Archive for the ‘design’ Category

The importance of ease of use and simplistic design

I just got off completing a task on Google base. My task was to upload 2500 products for an ecommerce site on to google base. Guess how much time it took me ? Exactly 32 minutes – from the time to download all the products from the ecommerce site, to formatting them into the google base format (which I was not aware of before I started) to uploading the file, to making a few corrections when the upload showed errors down to a fully successful upload.

Now I’ve done an upload to other shopping sites like Pricegrabber and shopzilla. And it took much longer for the same data. Why ?

That lead me to compare the products and I could only point it out to one thing – easy and simplistic design. Google base walked me through the steps. When there was a problem, it showed me a clear link with directions on how to fix it. It kept me away from the internal problems and the page design was clear and crisp. That was not the case with the other products.

There is a reason why products with simple design are doing well. Take the 37signals product Basecamp for example. It would have been so easy for them to clutter it up, add too many things. However the success of the product is in its simplicity and ease of use.

How many of you pay attention to this when creating products ? Is every new feature really necessary. Will it clutter things up ? Will it make the product more complex for the rest of the people that are already using it ?  That’s always a very important question to ask.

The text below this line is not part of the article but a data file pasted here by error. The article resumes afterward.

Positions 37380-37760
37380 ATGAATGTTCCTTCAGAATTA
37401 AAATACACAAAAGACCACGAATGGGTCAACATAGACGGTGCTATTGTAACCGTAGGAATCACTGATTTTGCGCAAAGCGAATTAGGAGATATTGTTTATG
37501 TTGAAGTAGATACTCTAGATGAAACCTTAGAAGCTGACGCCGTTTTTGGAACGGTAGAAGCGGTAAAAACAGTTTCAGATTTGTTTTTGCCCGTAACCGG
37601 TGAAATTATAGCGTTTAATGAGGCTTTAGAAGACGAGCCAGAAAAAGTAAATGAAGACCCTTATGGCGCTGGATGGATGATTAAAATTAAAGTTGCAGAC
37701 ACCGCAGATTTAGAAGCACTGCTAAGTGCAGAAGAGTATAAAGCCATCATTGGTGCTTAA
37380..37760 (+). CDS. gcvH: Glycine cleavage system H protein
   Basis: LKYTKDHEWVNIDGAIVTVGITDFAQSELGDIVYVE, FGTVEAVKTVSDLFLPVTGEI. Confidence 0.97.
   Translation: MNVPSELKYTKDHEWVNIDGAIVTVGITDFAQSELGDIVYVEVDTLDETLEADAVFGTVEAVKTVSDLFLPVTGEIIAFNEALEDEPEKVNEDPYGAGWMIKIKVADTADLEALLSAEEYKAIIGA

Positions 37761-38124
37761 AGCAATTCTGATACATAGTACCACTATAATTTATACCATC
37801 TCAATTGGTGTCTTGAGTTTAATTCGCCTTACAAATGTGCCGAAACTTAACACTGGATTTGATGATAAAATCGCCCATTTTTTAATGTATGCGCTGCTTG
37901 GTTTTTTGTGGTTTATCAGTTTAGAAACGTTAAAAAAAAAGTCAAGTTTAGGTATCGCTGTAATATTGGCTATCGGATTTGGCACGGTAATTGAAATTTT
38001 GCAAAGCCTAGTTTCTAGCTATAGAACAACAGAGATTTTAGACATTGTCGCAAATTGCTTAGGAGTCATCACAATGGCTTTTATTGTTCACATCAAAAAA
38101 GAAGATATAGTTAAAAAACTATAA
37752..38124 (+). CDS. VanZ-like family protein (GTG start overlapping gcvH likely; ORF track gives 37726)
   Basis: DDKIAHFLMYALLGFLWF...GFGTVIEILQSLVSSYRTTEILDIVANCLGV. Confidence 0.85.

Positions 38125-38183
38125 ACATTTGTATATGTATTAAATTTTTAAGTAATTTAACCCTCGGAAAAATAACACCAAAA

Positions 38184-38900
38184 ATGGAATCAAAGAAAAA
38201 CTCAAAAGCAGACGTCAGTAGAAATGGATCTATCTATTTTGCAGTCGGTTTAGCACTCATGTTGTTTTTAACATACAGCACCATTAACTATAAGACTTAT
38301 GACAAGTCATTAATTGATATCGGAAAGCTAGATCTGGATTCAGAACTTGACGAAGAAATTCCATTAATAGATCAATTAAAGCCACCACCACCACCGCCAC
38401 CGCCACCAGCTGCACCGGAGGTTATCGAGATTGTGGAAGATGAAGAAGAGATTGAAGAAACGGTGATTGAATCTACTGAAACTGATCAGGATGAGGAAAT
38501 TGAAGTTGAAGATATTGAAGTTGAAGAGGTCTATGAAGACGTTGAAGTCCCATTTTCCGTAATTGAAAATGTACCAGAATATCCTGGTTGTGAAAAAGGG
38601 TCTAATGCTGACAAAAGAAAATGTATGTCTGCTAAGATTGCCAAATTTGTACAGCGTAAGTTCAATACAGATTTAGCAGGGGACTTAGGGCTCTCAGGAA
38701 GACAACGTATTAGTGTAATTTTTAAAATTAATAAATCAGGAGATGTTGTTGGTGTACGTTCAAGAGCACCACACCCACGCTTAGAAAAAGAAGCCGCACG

Remember the color-blind in your design!

Yes, you guessed it – I am color-blind. I cannot differentiate green from gray and sometimes especially on the web, green from red. Many people think color-blindness is the inability to see color (i.e. see only black and white) which I find very funny. Color-blind people can see color, but not differentiate between a few of them.

So here are some facts – In the US, 7% of the male population are color-blind

Also, most early adopters for technology are males.
Given these facts, I’m somewhat surprised that a lot of services, even the most popular ones do not design or account for this.

Google trends uses color codes to differentiate between trend graphs. Compete uses color codes to differentiate between websites in their graphs. Recently I was very interested in a service that could allow me to aggregate all my email accounts. I tried Fuser but I was unable to use it because they use color codes to differentiate which email account the email came from. For me that was a deal-breaker and I will not be able to use their service till they find another way and I believe 7% of males will not as well (hope someone’s listening!!). Note: I am waiting for Orgoo to launch and I certainly hope they don’t do the same thing …

However, it then goes back to my original question ? Why do services not take this factor into account when designing their services ?